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Posted: Monday, 14 July 2014 6:54AM

Rooster problem boosting chicken prices



It appears there's a problem in the hen house.

The world's largest chicken breeder has discovered that a key breed of rooster has a genetic issue, adding to problems constraining U.S. poultry production.

"There's a breeding issue with these roosters," says LSU Ag Center livestock specialist Ross Pruitt. "They're not as fertile as expected. And that's resulted in less eggs being produced that eventually become the chickens that we eat."

Aviagen, the world's largest chicken breeder, regularly tweaks genetics in birds to improve them.

"In agriculture, we're constantly trying to breed a more efficient animal, whether it's chicken or cattle or hogs," Pruitt says. "And, this time, apparently, the animal is a little bit too sensitive to what's occurring."

"This specific line of rooster gets sensitive to over-feeding," he says. "And, as a result, the more you over-feed it, the less fertile it is in terms of fertilizing the eggs."

The particular breed of rooster is sire, through its offspring, to as much as 25 percent of the nation's chickens raised for slaughter.

The issue is hitting an industry that is already suffering from a short supply of breeder birds. And, chicken production has not risen to the levels that had been expected

The U.S. Agriculture Department last month reduced its U.S. chicken production forecast for 2014, predicting only a 1 percent increase in poundage from 2013, well below the long-run annual average of 4 percent. The agency predicted 2015 production would be up only 2.6 percent.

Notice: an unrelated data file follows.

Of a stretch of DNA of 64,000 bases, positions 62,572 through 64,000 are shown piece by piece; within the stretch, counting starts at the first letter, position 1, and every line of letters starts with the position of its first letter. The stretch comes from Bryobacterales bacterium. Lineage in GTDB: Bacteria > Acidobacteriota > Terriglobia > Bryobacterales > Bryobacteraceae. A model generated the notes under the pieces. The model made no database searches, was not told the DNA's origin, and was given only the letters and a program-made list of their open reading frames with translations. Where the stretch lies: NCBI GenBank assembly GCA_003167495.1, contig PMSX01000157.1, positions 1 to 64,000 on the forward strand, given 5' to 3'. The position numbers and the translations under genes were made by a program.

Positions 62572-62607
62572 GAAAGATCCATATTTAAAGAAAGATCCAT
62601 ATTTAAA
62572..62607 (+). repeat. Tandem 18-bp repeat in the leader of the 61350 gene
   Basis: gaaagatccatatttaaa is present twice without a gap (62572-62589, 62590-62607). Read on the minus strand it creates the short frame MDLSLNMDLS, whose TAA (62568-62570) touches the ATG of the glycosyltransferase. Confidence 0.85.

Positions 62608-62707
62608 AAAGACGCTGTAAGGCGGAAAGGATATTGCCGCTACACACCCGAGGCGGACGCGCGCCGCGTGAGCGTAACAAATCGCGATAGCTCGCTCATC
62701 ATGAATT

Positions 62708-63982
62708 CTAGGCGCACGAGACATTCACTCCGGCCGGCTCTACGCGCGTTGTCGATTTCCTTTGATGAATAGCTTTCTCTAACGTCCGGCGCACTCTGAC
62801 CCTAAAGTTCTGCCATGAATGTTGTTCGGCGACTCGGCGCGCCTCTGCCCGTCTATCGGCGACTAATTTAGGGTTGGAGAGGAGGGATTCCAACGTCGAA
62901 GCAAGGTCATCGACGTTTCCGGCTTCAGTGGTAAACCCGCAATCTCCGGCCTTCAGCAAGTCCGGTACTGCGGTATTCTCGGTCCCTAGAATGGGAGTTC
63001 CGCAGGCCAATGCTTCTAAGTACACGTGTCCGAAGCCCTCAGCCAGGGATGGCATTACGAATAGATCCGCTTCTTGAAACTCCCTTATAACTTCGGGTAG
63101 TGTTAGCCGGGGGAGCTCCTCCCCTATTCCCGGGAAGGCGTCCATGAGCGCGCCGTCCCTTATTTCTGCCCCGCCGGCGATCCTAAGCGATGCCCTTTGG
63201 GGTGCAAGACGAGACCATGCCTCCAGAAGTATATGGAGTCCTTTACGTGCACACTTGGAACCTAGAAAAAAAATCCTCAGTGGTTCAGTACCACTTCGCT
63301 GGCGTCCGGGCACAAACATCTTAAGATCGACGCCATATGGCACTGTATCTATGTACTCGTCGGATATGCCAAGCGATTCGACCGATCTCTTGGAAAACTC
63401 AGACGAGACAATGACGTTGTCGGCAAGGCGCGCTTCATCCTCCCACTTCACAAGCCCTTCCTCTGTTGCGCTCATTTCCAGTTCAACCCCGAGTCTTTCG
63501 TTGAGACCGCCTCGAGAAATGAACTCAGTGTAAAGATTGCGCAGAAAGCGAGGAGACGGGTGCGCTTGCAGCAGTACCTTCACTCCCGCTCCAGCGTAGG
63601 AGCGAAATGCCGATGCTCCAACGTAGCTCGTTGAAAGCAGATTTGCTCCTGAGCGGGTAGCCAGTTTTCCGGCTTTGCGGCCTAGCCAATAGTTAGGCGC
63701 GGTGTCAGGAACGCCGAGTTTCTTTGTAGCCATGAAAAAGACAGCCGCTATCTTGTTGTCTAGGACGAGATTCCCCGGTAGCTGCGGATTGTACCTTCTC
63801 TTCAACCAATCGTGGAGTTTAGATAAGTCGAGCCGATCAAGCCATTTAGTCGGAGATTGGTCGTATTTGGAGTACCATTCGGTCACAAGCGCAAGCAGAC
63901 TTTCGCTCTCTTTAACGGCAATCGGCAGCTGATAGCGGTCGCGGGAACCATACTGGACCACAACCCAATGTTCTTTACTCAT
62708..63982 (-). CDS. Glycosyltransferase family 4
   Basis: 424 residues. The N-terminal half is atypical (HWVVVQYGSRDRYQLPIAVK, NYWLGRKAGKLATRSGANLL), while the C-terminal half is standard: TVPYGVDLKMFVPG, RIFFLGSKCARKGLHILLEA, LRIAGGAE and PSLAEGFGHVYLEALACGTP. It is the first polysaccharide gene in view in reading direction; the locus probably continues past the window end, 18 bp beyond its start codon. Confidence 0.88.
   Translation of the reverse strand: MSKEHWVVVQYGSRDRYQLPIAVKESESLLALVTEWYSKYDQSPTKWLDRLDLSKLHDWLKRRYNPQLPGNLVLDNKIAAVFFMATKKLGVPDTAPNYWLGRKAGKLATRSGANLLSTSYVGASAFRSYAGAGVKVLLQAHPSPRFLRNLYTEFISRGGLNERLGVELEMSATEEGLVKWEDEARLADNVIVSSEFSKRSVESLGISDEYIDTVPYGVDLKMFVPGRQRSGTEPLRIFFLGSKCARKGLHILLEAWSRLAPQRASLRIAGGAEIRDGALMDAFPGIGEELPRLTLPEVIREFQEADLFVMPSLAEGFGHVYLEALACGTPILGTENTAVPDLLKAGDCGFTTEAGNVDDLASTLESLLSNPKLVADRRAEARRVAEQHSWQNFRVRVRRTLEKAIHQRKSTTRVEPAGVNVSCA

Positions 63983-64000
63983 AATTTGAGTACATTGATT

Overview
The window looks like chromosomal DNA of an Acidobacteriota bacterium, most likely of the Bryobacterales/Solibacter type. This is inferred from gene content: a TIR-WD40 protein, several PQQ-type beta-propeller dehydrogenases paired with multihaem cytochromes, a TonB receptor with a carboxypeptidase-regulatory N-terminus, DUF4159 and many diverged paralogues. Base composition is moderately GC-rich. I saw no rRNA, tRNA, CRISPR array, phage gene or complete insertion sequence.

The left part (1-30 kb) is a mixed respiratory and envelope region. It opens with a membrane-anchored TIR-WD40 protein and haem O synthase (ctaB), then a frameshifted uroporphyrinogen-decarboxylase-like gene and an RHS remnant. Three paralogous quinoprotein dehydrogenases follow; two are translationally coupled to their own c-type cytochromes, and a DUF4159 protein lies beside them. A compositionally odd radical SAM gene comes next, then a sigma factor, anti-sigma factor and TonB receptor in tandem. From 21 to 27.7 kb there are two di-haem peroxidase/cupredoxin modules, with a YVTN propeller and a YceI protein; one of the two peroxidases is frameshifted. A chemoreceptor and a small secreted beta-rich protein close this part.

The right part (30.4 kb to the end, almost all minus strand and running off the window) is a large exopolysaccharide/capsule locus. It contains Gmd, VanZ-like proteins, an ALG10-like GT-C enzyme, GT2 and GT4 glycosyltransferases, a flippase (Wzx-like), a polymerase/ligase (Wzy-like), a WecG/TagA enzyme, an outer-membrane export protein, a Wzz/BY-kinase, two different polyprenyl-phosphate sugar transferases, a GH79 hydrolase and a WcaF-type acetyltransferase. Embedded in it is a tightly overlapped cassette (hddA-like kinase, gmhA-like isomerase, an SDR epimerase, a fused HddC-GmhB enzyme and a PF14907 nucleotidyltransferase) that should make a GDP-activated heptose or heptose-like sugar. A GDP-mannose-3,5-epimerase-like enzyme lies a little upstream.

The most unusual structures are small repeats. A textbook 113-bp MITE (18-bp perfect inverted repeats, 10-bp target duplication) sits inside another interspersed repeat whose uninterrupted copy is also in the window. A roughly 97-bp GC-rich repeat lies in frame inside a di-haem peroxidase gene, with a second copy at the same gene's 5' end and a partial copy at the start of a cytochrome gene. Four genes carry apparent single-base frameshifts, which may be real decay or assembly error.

"When you throw in the fact that the hens that you need to make a chicken to eat are also constricted, in terms of supply, you're getting it from both sides of the reproductive side of things with chickens," Pruitt says.

The limited growth in output is also occurring as foreign demand for U.S. chicken is on the rise.

Aviagen is scrambling to find a solution.

The chicken breeding company has replaced the breed suffering from fertility issues with a new breed, and is mating it with the same type of hens. Results, to date, are said to be favorable.

Pruitt doesn't think the problem will be all that long lasting.

"We're going to start to see an increase in chicken production, and those chicken prices moderate, probably late this year into the first part of next year."

 He says part of the price increase is competitive, as pork and beef prices are up as well

"Chicken prices are on the rise right now, but nothing to the level that we're seeing with regard to the beef and pork side of things," says Pruitt.

"I don't think chicken prices are going to explode the way that beef prices have. But they're certainly going to have some upward pressure put on them, because of the tight supply of chicken, as well as just how tight the supplies are with regard to beef and pork."

(image credit Udo Schroter via flickr.com)

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